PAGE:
Even though re-refining consumes energy during the refining process, the level of energy consumption required is greatly outweighed by the amount of energy saved by re-using the oil. The estimated amount of energy savings due to current re-refining of used oil is 63 million gallons annually.

By increasing the number of re-refineries in the U.S., Omega will increase the amount of actual recycled oil on market. Currently there are less than 20 operators of used oil recycling refineries and most are involved in refining their own product.

The re-refining process recovers the heating value of hydrocarbons and recaptures chemical makeup suitable for use as a premium hydrocarbon product for manufacturing lube oils. Therefore, the product that this system produces may be used for a variety of products and so long as the end use isn’t fuel, those products may be refined again and again.

Because the re-refining process is not involved in dumping or delivering used oil in landfills or bodies of water, the process avoids drinking water contamination.


The preservation of energy as an environmental consideration favors re-refining or combustion in larger industrial applications. The energy balance favors re-refining because the energy consumption that occurs during the distillation and hydrotreating is less than that consumed in burning the used oil as fuel or in space heaters.

Generally, emissions released during the process of re-refining occur during the transportation of the used oil and during the re-refining process itself. However, the total amount of emissions is less than the emissions released by combustion. Further, once the used oil goes through the re-refining process, the emissions registered during heat generation is less than primary fuels.

Reviewing the environmental parameters and the impact of burning the used oil, assuming no pollution controls, the alternative of re-refining used oil produces the smallest negative environmental impact. The heavy metals emissions may lead to 150 times the ecotoxicity impacts compared to re-refining if air pollution control technology is not used. The metals emissions from space heaters are approximately 50% of the input feed, thus the toxicity impact is prorated accordingly to a factor of 75. To put this in perspective, the California EPA study estimated that the zinc emissions from space heaters alone amount to approximately 7% of the total U.S. zinc air emissions.

Combustion of used oil results in air emissions. However, the magnitude of emissions depends on the quality of the air pollution control equipment utilized. Space heaters have even higher emissions than any other type of used oil combustion process because they do not feature any emissions control equipment. While many large scale industrial applications that feature air pollution control equipment are capable of emitting metals within allowable limits, the re-refining process emits the least amount of metals.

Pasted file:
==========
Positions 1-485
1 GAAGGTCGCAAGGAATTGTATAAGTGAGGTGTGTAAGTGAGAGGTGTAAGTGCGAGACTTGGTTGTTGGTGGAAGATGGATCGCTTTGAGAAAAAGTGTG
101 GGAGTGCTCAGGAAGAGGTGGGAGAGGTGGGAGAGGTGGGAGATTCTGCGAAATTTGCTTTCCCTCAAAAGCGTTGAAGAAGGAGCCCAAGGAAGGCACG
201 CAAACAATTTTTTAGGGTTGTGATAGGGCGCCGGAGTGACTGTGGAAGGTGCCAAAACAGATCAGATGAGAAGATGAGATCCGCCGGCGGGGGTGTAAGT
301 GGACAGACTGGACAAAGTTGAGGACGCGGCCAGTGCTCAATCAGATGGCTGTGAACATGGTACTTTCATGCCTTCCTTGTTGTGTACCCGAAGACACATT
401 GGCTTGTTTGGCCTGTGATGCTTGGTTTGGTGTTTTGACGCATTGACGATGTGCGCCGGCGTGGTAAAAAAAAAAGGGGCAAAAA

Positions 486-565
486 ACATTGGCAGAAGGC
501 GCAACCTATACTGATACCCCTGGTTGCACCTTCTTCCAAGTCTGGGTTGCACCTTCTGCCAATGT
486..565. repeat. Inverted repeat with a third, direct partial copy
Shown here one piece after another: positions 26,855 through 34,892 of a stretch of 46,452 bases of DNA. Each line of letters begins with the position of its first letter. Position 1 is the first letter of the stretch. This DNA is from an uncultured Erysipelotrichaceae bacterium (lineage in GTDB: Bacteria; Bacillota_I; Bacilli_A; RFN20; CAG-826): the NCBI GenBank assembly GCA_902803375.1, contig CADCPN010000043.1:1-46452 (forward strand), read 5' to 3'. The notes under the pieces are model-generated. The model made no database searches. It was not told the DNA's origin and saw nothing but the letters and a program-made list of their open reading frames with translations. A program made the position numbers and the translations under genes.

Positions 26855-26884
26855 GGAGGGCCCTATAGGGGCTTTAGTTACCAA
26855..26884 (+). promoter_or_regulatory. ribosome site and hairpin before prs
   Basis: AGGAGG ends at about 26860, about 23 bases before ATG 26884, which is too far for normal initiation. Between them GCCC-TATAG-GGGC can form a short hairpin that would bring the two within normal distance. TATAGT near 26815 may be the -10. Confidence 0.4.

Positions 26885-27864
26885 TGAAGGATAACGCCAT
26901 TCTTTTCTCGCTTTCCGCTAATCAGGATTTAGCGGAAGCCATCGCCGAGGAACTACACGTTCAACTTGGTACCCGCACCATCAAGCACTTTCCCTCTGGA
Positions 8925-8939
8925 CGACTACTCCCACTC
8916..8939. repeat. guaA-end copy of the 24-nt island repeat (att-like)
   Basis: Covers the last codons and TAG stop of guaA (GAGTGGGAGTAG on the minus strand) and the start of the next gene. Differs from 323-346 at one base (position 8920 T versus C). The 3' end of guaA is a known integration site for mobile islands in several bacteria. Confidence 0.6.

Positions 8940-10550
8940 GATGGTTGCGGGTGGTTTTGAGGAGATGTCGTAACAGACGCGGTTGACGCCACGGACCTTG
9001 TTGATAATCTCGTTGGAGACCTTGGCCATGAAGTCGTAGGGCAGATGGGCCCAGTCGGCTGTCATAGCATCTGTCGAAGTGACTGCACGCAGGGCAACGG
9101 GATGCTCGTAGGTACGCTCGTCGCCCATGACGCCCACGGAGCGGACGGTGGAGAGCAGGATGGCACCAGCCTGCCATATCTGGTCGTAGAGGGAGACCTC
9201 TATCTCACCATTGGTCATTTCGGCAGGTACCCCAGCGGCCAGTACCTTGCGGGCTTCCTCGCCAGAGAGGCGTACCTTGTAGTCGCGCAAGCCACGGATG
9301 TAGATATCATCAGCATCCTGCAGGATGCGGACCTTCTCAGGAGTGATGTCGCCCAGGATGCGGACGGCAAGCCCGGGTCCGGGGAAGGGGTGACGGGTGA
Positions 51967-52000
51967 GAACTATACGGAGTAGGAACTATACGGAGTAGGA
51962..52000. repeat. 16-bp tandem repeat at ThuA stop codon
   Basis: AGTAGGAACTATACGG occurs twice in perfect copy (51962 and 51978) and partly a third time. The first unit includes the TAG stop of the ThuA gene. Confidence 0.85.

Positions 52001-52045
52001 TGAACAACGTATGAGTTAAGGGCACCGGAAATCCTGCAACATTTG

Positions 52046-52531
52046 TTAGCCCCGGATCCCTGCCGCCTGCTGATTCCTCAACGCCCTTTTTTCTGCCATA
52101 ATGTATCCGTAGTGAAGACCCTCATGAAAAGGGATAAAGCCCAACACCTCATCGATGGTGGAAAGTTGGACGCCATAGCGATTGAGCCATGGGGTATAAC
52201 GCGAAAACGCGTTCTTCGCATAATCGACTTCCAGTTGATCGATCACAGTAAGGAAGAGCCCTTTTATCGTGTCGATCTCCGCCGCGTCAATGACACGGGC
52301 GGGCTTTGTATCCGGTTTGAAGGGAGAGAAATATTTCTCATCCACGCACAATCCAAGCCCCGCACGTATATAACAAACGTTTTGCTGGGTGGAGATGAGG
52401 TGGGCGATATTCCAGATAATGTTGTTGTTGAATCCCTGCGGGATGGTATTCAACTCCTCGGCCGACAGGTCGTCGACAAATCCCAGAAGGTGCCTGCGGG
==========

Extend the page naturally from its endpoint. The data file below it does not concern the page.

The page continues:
Federal Involvement
Currently the United States has no central coordinating body that focuses on used oil management as is the case in Europe. However, some states have implemented a broad range of recycling programs, sales taxes to subsidize collections, and funding of collection activities.

Further, the U.S. does have a mandatory federal policy requiring the preferential purchase of re-refined oil and does promote the source reduction and recycling of materials over their treatment and disposal under the Resource Conservation Recovery Act and the Pollution Prevention Act.

Twenty–five percent of the total worldwide consumption of lube oils occurs in the United States. The amount of oil consumed by the U.S. represents 21.3% of the world’s Gross National Product. However, most European countries have implemented oil recycling programs that are far more advanced and regulated. A logical response to worldwide oil consumption is a more responsible recycling policy as well as more involvement and production by private oil re-refineries.

In 2007, more stringent diesel engine particulate emissions limitations will go into effect that will require ultra low sulfur diesel fuel to protect catalyst activity. The result is expected to be Two Million gallons of additional used oil that will be drained and collected starting in 2007 for all new model year vehicles.